Berkeley Students ‘Float' New Boat Design





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A concrete boat may seem about as useful as a dictionary index, but to a group of civil engineering students it is a challenge they take quite seriously.

Led by fourth-year civil engineering student Margarita Constantinides, UC Berkeley's Concrete Canoe team is fresh off a win at the Mid-Pacific Conference Regionals in Santa Clara and currently preparing for June Nationals in Wisconsin.

"We're aiming to place in the top five-we haven't yet," Constantinides said.

Concrete canoe races were started in Berkeley in the 1970s and have progressed from being a local competition to one that attracts schools from across the nation.

Starting every August, production of the boat continues until March when it is tested. The team completed it in record time this April to claim victory in regional races.

This year's team opted to design an entirely new boat, substituting steel reinforcement for carbon fibers and fiberglass, layering two different types of concrete to form the hull, and using what Constantinides described as a "boat in a boat" design to increase maneuverability.

The canoe itself is 21 feet long and 130 pounds, made with special concrete that is lighter than water.

"Regular concrete has rocks inside, we use special man-made aggregate to make it less dense than water," Constantinides said. "It has ceramic microspheres and glass bubbles."

Swishing a hand through the glass bubbles, one finds them to be finer than talcum powder.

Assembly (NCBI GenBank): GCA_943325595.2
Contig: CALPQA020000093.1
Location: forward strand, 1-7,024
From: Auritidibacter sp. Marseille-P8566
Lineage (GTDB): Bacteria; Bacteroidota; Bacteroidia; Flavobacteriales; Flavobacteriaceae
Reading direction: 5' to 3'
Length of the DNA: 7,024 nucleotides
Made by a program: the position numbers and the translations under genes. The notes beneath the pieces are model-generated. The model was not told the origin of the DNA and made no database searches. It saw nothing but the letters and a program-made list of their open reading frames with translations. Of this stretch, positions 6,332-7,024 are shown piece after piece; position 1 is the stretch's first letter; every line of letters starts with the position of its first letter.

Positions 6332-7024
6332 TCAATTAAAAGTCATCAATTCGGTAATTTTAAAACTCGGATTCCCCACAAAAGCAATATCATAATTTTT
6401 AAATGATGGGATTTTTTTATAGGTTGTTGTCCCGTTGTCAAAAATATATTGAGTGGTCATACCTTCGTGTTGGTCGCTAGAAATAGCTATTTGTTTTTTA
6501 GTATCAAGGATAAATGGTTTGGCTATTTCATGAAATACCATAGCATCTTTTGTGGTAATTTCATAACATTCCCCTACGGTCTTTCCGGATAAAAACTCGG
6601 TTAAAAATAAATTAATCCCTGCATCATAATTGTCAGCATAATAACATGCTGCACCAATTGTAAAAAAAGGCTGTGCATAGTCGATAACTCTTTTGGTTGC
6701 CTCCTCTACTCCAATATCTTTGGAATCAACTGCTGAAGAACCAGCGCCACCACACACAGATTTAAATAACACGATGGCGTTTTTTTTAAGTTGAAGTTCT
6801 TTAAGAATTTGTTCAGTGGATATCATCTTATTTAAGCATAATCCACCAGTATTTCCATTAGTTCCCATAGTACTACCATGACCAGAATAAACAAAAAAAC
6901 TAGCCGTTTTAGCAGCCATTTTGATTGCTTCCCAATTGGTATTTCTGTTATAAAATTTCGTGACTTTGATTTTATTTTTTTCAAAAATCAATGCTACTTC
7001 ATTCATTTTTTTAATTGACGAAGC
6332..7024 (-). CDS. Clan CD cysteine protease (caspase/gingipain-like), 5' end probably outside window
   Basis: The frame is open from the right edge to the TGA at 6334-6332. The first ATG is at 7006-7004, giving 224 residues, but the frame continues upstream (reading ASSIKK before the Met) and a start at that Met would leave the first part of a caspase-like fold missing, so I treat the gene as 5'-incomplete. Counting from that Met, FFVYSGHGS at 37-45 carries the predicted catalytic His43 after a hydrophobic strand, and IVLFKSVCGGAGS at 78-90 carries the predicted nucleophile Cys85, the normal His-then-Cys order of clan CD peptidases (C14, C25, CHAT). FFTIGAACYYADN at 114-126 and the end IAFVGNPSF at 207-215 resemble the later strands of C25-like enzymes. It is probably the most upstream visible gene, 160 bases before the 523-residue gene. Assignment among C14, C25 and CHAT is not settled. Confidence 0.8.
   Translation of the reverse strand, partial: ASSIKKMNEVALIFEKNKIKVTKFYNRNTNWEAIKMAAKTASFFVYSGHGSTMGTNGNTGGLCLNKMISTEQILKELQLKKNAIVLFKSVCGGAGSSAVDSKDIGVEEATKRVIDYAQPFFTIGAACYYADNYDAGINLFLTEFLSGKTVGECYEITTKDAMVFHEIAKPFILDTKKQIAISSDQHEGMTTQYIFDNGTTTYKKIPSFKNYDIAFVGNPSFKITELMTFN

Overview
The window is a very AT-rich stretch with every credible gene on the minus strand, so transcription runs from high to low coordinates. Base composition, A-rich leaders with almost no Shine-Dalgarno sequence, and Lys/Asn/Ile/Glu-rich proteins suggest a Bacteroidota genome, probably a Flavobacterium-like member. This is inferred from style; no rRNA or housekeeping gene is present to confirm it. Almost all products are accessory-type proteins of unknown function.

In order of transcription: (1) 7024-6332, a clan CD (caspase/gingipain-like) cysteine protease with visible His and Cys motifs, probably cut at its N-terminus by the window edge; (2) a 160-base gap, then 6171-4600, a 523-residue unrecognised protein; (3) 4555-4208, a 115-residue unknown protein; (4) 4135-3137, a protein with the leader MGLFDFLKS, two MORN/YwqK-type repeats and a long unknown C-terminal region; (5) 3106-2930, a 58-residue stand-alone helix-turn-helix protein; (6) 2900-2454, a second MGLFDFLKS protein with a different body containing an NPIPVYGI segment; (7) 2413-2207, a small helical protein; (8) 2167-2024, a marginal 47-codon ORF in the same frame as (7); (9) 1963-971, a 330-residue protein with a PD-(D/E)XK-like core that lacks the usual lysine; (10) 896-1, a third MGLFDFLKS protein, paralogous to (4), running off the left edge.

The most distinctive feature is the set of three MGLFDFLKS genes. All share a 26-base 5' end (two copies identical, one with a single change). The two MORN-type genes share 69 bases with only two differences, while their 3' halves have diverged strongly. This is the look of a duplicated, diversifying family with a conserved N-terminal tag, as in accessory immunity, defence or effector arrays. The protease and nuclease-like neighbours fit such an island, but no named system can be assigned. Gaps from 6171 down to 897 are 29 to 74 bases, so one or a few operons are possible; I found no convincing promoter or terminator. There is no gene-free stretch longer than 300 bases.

The most dense of the two forms of concrete is 65 pounds per cubic foot while the less dense is a mere 30 pounds per cubic foot. These physical attributes give the concrete boat its ability to float, considering that water is 62.5 pounds per cubic foot.

In regards to compressive strength, the denser concrete can withstand 3000 pounds per square inch. The less dense has a compressive strength of only 500 pounds per square inch giving the combination both strength and buoyancy, said team member John-Michael Wong.

Once the improved design was finished and tested with special hull-design software, the actual construction process began.

Services donated by a custom fabrication shop sped up the process by cutting out the hull mold, a potentially time-consuming first step in making the design a reality.

From there, the concrete was poured and the fibrous reinforcements added. A month-long drying process then began to allow the concrete to reach its full strength.

With all this going on during the semester, the paddling teams still managed to practice weekly at Berkeley's Aquatic Park for the races.

"You have to put four people in the boat and you have to sprint," Constantinides said. "That's dangerous. It gets really low. It gets scary."

For all the effort and focus put into the races, they actually only account for a small portion of the final score, with canoe design and the presentation of a technical paper comprising the balance of the team's score.

Based on a tradition that team names must alternate yearly to include either "Cal" or "Bear", this year's name is "Calcatraz," in honor of the Bay Area landmark.

Beating out five other schools, the team won regional honors and earned a berth at the national competition in Wisconsin.

Receiving no funding and very little in the way of prize-money, it is up to the team every year to secure the $20,000 needed to fund the making of the boat and travel costs.

"We send about 500 letters to companies every year, and this year we got money from the ASUC for the first time," Constantinides said.

"Some materials are actually donated, instead of money they're 'here's some concrete, here's some carbon fiber.' Right now though we're still short of funds to attend Nationals."

Once the team arrives in Wisconsin, they will have to contend with other perennial powerhouses including Clemson University and the University of Alabama.

"They're the schools to beat," Constantinides said.

Unlike UC Berkeley, Stanford University has yet to enter this year's concrete boat competition.

According to Constantinides, Stanford managed an entry four years ago, only to be scratched from the race when their boat sank prematurely.

"It's still probably down in that lake somewhere," Constantinides said.

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